I'm on the phone with Jamie Figueroa at the Institute of American Indians Arts, a call after several email conversations about how we might feature the schools creative writing MFA students in this week's show on Native American writers. Very diplomatically, she stopped me to let me know something important: when it came to talking about Native Americans, I needed some language lessons. She then sent me a lot to read.
It wasn't a problem of who I was speaking to. Award-winning novelist Tommy Orange, a member of the Cheyenne and Arapaho tribes. Best-selling memoirist Terese Mailhot, a member of the Seabird Island Band. Ojibwe novelist and historian David Treuer.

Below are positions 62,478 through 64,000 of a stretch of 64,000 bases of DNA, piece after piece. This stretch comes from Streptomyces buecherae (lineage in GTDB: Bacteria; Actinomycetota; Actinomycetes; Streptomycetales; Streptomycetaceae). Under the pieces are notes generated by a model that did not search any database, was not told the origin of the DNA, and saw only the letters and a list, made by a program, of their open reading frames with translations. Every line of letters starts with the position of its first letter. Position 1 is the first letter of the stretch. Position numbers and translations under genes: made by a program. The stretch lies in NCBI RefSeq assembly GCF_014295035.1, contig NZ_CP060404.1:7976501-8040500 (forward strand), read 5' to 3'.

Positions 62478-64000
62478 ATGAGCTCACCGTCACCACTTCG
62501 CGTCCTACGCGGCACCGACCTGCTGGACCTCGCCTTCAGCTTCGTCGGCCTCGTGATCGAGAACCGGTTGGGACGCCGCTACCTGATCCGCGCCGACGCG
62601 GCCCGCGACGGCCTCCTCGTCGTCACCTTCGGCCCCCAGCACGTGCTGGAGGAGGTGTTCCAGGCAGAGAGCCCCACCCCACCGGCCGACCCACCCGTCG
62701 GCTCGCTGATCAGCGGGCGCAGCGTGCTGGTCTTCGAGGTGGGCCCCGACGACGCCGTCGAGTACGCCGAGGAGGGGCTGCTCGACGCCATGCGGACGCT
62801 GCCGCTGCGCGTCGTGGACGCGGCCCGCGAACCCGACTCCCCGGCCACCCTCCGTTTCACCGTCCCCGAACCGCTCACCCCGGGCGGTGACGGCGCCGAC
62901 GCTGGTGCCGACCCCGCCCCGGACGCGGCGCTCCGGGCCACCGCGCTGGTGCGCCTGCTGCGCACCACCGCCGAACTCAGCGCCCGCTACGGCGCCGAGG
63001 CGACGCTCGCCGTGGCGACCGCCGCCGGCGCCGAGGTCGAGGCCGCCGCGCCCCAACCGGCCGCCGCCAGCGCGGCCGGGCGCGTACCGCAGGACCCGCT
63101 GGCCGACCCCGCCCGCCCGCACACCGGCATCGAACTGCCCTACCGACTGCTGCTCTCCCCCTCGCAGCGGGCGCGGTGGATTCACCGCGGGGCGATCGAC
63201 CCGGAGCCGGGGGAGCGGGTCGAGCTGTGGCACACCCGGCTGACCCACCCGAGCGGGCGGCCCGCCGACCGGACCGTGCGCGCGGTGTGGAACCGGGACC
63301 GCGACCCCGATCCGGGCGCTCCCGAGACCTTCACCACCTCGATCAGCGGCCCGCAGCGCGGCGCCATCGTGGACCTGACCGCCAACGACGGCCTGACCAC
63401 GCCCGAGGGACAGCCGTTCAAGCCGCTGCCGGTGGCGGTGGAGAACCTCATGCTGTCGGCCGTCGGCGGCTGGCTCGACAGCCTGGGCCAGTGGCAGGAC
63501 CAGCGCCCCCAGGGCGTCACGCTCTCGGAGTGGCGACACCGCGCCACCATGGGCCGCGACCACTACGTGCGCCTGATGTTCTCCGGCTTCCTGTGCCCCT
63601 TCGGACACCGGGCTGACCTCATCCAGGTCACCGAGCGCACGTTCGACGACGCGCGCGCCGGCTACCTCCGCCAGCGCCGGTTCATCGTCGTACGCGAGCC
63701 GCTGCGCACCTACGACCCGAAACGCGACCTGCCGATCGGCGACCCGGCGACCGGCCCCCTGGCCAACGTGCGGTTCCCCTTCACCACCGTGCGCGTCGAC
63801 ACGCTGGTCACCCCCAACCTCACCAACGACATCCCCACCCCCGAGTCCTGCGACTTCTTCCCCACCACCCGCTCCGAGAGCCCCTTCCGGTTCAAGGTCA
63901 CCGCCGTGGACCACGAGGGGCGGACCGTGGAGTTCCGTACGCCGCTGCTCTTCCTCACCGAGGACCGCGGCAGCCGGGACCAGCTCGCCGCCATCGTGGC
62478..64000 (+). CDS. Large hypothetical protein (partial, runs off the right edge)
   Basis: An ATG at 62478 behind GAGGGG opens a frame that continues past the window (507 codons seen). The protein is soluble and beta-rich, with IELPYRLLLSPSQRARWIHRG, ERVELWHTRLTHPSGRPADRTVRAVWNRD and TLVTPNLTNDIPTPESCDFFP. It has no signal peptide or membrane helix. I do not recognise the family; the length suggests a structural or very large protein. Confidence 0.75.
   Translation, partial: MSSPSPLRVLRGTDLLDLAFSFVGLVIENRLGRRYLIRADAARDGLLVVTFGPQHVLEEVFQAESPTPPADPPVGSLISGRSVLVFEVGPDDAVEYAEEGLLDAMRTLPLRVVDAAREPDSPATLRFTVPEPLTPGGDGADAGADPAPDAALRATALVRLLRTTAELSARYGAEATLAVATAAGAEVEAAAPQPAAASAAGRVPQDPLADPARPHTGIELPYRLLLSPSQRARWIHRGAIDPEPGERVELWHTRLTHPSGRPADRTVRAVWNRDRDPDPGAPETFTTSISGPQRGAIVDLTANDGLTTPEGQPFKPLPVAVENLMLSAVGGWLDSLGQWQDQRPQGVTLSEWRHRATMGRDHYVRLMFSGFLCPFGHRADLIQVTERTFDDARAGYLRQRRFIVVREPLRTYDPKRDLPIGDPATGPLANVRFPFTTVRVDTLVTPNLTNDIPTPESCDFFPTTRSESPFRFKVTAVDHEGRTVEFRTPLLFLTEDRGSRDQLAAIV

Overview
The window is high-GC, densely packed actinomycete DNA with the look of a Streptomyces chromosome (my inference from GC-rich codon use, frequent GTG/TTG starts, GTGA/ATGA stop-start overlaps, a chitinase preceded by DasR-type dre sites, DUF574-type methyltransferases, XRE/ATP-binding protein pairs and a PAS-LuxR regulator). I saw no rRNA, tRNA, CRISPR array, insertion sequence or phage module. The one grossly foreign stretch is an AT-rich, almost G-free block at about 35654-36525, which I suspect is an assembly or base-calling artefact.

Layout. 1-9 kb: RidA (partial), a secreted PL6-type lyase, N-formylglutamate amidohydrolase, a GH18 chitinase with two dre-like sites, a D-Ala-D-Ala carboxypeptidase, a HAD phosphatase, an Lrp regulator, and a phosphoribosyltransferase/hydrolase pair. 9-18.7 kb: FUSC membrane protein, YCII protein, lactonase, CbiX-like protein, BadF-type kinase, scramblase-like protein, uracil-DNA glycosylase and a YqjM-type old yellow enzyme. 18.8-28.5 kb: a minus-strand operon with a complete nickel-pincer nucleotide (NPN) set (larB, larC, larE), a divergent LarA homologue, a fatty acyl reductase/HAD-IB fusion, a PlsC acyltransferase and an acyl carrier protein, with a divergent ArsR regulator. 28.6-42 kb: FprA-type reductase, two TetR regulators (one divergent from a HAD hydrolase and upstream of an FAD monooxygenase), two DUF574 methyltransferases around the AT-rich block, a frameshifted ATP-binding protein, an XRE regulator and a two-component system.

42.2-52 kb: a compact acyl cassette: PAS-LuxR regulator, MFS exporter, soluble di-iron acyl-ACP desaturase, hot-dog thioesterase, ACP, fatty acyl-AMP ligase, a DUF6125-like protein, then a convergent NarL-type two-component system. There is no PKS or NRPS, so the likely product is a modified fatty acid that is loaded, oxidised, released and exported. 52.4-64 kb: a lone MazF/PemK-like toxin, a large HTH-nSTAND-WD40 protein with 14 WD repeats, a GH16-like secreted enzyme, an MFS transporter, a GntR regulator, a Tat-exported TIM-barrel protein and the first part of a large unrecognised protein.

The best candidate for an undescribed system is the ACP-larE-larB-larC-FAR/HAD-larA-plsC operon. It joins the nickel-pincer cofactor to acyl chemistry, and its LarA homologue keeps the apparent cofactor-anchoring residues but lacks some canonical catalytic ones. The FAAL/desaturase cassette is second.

It was an issue of a lack of care in how I was describing who they were. So often we put Native Americans in a box as, well, Native Americans. A monolith. These are unique and different people of an expansive group, citizens of nations, member of tribes, and yes, Native American.
So here’s a shout out to groups represented in this show:
Ojibwe, Nooksack, Muscogee (Creek), Sault Ste. Marie Chippewa, Saponi, Iñupiaq, Diné, Hidatsa, Paiute, Cahuilla, Cupeno, Lower Tanana Athabascan, Cherokee, Cheyenne, Arapaho, Sea Bird Island Band, Boricua, Afro-Taíno, Zacateco, and Anishinaabe.